Acral erythema in Child
Reactions may occur sooner (24 hours to 3 weeks) and more severely with bolus chemotherapy than with low-dose continuous infusion and are usually reproducible with challenge.
Acral erythema may occur as part of a broader eruption, known as toxic erythema of chemotherapy, in which acral and intertriginous areas are involved. It is characterized by a painful erythematous rash, often with associated edema, located on the palms, fingers, and soles, preceded by dysesthesia.
L27.1 – Localized skin eruption due to drugs and medicaments taken internally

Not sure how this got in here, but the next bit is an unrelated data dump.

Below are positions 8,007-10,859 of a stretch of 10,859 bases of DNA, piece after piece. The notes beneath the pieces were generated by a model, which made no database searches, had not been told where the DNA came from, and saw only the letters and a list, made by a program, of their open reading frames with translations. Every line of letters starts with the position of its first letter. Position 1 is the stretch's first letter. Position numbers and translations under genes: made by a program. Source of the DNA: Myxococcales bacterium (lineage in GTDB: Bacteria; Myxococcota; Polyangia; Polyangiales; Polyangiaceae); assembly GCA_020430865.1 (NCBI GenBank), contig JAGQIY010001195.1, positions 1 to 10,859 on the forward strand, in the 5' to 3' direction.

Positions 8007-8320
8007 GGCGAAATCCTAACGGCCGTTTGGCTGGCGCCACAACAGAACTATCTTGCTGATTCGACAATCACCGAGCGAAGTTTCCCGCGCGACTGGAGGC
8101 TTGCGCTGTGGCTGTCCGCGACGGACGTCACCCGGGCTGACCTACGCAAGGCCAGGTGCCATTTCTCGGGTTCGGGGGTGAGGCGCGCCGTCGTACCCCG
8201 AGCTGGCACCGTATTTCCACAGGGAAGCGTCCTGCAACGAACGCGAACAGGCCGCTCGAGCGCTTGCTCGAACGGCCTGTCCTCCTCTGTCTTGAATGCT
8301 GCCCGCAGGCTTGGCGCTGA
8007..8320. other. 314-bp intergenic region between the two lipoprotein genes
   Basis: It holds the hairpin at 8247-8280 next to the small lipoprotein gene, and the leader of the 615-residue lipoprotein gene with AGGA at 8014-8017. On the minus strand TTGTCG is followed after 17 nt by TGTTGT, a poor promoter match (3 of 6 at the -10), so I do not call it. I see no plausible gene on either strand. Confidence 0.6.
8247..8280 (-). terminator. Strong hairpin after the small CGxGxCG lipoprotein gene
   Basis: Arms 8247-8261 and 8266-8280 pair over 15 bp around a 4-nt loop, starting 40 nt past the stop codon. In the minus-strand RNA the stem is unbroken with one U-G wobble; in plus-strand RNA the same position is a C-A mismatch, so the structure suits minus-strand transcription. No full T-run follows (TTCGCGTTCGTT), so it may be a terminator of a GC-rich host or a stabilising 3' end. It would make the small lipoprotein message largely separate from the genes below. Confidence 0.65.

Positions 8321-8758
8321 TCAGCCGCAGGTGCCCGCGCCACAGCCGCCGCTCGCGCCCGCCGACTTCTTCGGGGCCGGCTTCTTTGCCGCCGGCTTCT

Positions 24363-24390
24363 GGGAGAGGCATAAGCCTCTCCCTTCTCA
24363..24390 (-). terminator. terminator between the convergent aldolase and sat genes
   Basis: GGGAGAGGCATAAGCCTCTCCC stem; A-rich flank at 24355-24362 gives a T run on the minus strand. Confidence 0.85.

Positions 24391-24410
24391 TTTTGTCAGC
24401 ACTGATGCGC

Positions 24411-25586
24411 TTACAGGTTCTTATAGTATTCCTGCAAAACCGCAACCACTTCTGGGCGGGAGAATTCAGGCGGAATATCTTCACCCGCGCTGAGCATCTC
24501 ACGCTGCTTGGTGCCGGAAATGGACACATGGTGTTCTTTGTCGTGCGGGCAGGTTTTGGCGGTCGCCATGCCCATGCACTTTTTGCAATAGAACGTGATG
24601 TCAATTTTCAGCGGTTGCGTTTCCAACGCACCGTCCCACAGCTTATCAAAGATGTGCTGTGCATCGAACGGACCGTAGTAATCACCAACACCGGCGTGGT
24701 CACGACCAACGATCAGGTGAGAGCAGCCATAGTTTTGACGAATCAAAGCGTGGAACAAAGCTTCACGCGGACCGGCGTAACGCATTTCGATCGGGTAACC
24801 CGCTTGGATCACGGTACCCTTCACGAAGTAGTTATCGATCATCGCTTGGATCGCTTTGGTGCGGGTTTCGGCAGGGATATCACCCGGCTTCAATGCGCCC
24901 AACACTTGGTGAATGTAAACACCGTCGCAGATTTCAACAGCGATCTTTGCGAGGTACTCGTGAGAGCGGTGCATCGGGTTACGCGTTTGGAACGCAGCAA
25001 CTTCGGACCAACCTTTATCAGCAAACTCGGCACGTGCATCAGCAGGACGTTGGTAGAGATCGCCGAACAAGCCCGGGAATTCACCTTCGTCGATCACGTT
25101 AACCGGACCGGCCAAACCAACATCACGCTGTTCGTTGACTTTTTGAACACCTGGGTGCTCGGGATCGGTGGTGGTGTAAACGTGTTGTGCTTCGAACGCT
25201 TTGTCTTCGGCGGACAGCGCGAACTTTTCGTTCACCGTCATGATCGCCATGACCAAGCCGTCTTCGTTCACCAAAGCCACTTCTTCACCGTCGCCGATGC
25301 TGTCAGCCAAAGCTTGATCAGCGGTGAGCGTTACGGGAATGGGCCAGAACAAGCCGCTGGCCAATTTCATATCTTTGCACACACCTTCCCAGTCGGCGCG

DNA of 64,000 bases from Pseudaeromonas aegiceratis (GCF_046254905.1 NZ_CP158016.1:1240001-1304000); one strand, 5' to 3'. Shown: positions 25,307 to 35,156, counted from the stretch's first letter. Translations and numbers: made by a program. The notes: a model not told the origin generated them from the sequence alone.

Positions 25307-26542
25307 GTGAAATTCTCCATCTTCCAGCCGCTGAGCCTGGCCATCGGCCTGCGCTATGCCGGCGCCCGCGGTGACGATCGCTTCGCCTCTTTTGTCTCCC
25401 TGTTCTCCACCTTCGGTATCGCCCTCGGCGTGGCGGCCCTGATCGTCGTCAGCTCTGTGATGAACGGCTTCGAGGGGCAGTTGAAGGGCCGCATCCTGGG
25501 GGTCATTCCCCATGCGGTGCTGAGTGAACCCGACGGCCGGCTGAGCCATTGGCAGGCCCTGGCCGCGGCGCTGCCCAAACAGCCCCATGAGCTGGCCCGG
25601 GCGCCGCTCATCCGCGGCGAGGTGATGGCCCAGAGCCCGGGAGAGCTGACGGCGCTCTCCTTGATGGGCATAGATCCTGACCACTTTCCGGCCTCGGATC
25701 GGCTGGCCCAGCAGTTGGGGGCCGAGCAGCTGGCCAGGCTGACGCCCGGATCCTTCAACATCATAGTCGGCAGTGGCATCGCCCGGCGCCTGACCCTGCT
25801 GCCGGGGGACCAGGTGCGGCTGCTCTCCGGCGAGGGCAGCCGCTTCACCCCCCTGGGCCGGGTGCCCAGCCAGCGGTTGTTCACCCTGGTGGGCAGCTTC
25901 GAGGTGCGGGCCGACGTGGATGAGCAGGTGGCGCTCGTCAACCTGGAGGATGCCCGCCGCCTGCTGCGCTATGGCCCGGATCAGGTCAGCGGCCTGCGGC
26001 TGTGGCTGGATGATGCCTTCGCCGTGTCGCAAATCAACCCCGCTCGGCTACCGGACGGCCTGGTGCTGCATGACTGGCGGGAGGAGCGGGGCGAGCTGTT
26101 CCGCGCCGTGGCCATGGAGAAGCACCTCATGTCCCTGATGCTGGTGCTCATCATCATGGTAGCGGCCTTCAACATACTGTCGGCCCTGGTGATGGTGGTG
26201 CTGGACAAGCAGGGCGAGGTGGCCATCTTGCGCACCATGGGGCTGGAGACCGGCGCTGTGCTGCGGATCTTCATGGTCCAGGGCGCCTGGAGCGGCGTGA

238993006 – Acral erythema
- Raynaud phenomenon
- Acute contact dermatitis / contact dermatitis (pediatric)
- Burn (see thermal or electrical burn; chemical burns are covered separately, by chemical agent)
- Early serum sickness
- Periungual erythema may be seen with dermatomyositis / juvenile dermatomyositis, systemic lupus erythematosus, human immunodeficiency virus (HIV), and hepatitis C.
- Papular-purpuric gloves and socks syndrome has been reported with parvovirus B19 and cytomegalovirus infection.
- Acute graft-versus-host disease
Last Updated: 04/23/2018